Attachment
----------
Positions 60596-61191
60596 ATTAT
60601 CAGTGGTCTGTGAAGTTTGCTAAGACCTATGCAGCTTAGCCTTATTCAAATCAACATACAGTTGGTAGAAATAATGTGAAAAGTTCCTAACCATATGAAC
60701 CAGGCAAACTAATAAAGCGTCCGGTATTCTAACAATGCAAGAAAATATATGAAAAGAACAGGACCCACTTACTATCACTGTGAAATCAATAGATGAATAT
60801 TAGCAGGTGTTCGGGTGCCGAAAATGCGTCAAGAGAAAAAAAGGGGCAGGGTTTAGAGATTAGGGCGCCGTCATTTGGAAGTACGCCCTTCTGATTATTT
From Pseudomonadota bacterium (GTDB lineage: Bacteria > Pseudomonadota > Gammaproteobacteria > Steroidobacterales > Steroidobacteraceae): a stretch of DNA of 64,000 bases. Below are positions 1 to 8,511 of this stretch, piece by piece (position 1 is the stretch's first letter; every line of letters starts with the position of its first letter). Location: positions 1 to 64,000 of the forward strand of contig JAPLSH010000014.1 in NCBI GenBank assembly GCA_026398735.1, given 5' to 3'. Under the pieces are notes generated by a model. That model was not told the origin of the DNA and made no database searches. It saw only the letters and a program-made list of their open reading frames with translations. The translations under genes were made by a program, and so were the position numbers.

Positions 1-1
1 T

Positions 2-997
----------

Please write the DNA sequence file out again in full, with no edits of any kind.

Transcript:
Positions 60596-61191
60596 ATTAT
60601 CAGTGGTCTGTGAAGTTTGCTAAGACCTATGCAGCTTAGCCTTATTCAAATCAACATACAGTTGGTAGAAATAATGTGAAAAGTTCCTAACCATATGAAC
60701 CAGGCAAACTAATAAAGCGTCCGGTATTCTAACAATGCAAGAAAATATATGAAAAGAACAGGACCCACTTACTATCACTGTGAAATCAATAGATGAATAT
60801 TAGCAGGTGTTCGGGTGCCGAAAATGCGTCAAGAGAAAAAAAGGGGCAGGGTTTAGAGATTAGGGCGCCGTCATTTGGAAGTACGCCCTTCTGATTATTT
From Pseudomonadota bacterium (GTDB lineage: Bacteria > Pseudomonadota > Gammaproteobacteria > Steroidobacterales > Steroidobacteraceae): a stretch of DNA of 64,000 bases. Below are positions 1 to 8,511 of this stretch, piece by piece (position 1 is the stretch's first letter; every line of letters starts with the position of its first letter). Location: positions 1 to 64,000 of the forward strand of contig JAPLSH010000014.1 in NCBI GenBank assembly GCA_026398735.1, given 5' to 3'. Under the pieces are notes generated by a model. That model was not told the origin of the DNA and made no database searches. It saw only the letters and a program-made list of their open reading frames with translations. The translations under genes were made by a program, and so were the position numbers.

Positions 1-1
1 T

Positions 2-997